Making JEE Session Tokens "Domain Cookies" in Tomcat

This post is not ColdFusion specific, but this came about while using ColdFusion 10 with the Tomcat servlet container that comes with it.

Ray was asking today about making Domain cookies with Tomcat and CF10 while using JEE Session Tokens (JSESSIONID). When using ColdFusion Session Tokens (CFID/CFToken) this is a trivial matter, because we have complete control over the cookies which are set.

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Giving more memory to the Tomcat Service in Windows

I've been setting up our super-awesome new server this week and last night I ran into an issue that I thought I should blog about.

This is a Windows Server 2008 R2 64-bit machine with 8GB RAM and I am installing ColdFusion 9 running on Tomcat 6. And, as with everything Tomcat related, it was a pain in the ass and the documentation sucked.

To add Tomcat as a Windows service is pretty easy.

You just run:


<%CATALINA_HOME%>/bin/service.bat install

For those that don't understand the notation above, CATALINA_HOME is the directory where Tomcat is. So in my case, we are going to N:\tomcat\bin and running service.bat.

This sets up Tomcat as a service, but by default it only gives it some tiny bit of memory to work with (256m or something, like it's 2002 again). So, of course, the moment I deployed a second instance of ColdFusion 9 on this container, I started getting "java.lang.OutOfMemoryError: PermGen space" errors.

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Wha sup, yo?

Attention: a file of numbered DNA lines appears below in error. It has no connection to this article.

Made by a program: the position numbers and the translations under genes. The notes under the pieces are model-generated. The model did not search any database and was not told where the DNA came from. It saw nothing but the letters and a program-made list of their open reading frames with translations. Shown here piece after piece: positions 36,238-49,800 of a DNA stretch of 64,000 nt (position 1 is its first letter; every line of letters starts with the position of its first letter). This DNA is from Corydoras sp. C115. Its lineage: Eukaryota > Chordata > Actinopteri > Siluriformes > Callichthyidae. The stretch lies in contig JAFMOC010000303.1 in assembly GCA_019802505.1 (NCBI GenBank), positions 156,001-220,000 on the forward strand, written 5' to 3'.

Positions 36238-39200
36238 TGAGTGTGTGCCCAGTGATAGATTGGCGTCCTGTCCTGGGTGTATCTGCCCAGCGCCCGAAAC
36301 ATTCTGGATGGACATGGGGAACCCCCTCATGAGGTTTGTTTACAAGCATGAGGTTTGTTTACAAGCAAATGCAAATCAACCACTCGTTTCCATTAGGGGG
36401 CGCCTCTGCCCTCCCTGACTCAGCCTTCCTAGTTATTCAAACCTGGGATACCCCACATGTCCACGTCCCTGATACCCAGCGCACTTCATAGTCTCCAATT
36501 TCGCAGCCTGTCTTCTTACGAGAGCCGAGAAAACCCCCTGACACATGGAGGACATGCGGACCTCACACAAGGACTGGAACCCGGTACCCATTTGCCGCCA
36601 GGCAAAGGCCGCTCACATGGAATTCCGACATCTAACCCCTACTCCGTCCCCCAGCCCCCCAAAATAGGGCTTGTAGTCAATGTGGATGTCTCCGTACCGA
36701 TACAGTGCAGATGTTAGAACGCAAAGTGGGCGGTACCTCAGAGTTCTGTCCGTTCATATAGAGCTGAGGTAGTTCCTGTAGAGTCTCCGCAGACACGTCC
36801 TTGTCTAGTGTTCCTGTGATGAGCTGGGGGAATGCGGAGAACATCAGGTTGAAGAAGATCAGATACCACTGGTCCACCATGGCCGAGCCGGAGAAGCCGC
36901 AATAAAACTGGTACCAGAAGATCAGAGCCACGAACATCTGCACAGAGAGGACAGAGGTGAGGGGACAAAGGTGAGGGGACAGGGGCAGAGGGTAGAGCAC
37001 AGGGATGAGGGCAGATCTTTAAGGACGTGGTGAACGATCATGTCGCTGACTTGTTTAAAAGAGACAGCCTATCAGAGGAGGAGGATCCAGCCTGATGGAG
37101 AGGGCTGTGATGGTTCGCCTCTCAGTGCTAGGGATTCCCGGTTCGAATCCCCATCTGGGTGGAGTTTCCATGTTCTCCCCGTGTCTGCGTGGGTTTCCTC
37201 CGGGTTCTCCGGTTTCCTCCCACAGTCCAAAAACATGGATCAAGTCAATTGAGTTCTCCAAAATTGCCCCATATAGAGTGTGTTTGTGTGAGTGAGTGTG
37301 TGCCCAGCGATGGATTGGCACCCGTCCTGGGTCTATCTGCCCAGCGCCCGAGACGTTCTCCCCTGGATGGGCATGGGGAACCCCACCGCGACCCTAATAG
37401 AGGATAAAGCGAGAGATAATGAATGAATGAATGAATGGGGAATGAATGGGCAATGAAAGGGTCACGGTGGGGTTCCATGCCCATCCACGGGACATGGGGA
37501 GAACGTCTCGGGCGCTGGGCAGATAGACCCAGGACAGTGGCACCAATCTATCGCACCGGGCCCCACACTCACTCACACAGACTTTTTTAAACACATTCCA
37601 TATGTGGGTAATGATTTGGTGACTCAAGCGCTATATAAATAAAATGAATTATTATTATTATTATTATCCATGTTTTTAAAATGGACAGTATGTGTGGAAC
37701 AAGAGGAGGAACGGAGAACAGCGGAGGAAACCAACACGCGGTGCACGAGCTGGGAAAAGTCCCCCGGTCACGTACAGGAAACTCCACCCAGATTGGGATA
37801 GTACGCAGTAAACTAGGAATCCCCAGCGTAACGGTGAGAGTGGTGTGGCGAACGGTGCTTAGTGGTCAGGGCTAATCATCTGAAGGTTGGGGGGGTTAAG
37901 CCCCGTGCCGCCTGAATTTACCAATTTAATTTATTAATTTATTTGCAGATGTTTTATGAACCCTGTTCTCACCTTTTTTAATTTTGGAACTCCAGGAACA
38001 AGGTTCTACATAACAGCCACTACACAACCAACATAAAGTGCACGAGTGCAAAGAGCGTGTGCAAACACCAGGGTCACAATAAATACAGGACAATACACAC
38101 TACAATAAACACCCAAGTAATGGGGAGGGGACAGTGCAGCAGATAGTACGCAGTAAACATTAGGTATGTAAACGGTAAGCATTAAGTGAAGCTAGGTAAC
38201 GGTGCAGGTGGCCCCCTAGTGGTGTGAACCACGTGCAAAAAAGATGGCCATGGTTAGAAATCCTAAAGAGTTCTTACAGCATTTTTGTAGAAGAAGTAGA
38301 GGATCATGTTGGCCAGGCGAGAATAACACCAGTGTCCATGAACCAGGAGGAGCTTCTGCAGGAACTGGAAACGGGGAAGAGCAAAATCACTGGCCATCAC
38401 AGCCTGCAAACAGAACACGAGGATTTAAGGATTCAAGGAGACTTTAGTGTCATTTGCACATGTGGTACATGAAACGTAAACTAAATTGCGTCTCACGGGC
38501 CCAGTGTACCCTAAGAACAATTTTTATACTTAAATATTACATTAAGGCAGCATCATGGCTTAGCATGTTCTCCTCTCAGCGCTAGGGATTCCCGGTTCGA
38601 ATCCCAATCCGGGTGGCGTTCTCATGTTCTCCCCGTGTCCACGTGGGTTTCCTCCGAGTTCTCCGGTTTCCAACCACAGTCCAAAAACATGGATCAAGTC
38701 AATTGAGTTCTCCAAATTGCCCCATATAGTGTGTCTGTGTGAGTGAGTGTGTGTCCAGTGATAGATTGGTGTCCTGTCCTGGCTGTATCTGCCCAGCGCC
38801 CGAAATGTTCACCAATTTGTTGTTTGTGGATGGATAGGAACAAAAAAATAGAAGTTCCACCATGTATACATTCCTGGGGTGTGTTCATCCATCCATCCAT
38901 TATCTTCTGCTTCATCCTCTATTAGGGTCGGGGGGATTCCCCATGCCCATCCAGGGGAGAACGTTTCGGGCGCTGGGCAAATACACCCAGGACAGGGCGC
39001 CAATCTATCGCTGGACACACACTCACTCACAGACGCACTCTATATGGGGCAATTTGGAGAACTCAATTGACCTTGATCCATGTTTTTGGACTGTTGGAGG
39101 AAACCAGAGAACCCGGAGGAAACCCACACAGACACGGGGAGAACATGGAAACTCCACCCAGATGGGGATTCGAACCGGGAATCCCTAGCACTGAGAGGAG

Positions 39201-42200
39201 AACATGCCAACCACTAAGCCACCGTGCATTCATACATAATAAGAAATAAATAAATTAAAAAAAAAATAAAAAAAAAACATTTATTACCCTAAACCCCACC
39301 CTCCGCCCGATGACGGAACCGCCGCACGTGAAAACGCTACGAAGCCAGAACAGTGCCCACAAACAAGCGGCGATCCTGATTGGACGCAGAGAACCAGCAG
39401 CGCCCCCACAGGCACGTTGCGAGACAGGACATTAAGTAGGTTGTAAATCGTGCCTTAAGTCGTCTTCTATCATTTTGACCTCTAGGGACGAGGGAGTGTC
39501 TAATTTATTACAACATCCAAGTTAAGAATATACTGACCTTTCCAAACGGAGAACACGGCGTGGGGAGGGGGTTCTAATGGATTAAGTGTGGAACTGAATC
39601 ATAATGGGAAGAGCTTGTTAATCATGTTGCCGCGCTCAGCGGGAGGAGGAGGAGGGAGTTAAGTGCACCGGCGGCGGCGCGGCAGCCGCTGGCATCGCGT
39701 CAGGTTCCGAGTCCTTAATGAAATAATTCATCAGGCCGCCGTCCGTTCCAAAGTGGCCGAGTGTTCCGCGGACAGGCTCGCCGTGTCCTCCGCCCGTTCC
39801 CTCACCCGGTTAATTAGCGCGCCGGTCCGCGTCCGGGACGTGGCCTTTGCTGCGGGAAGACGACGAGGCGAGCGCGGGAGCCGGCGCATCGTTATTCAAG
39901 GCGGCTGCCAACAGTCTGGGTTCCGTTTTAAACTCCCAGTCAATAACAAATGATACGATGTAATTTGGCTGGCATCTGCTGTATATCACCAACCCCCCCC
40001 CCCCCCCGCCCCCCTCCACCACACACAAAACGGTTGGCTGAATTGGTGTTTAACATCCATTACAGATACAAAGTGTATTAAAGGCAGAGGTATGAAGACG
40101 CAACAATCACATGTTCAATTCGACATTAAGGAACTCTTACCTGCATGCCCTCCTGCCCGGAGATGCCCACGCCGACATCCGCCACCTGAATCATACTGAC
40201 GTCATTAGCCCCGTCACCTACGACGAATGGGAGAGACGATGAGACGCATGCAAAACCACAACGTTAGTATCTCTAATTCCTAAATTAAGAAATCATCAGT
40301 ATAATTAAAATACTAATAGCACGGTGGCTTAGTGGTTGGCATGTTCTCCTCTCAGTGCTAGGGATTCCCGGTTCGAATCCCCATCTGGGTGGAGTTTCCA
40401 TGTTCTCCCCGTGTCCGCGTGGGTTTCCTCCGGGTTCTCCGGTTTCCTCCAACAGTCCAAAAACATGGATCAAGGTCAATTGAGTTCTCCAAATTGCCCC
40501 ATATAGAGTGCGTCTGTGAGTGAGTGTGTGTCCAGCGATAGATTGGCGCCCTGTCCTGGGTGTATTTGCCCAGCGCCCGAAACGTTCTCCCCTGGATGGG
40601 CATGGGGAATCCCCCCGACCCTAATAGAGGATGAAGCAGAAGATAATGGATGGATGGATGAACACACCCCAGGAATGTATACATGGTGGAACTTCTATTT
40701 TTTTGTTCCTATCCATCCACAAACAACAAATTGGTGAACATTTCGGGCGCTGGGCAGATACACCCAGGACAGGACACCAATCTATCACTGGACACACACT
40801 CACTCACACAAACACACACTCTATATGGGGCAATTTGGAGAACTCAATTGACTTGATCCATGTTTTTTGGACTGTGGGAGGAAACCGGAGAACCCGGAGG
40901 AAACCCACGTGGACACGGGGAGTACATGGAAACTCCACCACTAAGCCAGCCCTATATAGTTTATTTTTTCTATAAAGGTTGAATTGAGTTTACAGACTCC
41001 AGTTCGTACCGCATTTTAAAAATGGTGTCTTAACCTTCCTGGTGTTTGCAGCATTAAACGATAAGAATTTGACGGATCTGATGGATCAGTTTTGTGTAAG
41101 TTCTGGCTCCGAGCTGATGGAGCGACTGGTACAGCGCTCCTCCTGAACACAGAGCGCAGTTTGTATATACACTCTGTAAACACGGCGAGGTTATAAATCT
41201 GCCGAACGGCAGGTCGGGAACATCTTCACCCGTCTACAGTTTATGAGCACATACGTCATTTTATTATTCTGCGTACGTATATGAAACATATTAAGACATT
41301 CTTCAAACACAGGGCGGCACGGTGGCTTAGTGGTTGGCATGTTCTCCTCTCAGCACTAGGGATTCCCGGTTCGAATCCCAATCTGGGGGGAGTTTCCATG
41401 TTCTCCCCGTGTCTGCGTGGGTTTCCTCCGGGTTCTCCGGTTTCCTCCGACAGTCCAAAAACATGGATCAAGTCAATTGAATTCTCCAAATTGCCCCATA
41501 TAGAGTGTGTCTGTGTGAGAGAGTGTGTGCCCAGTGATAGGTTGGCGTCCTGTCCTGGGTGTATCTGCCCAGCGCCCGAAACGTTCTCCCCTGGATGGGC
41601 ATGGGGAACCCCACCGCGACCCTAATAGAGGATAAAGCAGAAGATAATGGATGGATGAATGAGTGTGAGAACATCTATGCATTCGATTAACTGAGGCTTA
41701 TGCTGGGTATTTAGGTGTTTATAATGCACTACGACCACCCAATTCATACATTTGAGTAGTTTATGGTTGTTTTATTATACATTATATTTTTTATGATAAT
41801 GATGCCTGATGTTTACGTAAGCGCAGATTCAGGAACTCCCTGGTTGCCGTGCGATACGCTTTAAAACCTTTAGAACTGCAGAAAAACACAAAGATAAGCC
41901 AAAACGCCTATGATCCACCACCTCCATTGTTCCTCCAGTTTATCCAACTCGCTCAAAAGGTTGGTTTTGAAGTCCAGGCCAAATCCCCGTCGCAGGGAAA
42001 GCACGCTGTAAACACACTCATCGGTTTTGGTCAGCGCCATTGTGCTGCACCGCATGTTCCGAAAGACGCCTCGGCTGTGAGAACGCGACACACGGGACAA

Wow. Things have been busy and I have been neglecting my blog. I feel bad about that. My blog is so important to me, and things have been keeping me away.

I am a teacher at heart. I love to teach. That is why I blog, that is why I present at conferences, and that is why I am going to grad school. So the fact that I have been unable to blog for a while upsets me greatly. But I want to tell you a little bit about why. This is not about making excuses. This is about what is keeping me busy and what I am learning about. It will also motivate me to blog about these things, and that's the important part.

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Session token rotation REVISITED - Security Series #12.3.3 and #6.4.3

I posted on Friday about my experimental code for session token rotation and I got some great comments (thanks Peter and Brian). Brian stated in his comment that because I am using a <cflocation>, which is a 302 HTTP redirect, it could cause problems with legitimate deep-linking, plus, using <cflocation> feels like a hack. I agree with the latter. I was not happy with using <cflocation>, but it was all I could think to do at the time.

So I gave it some more thought this weekend and came up with a new way of doing it that uses <cfhttp> instead of a redirect. I am MUCH happier with this method for a couple of reasons.

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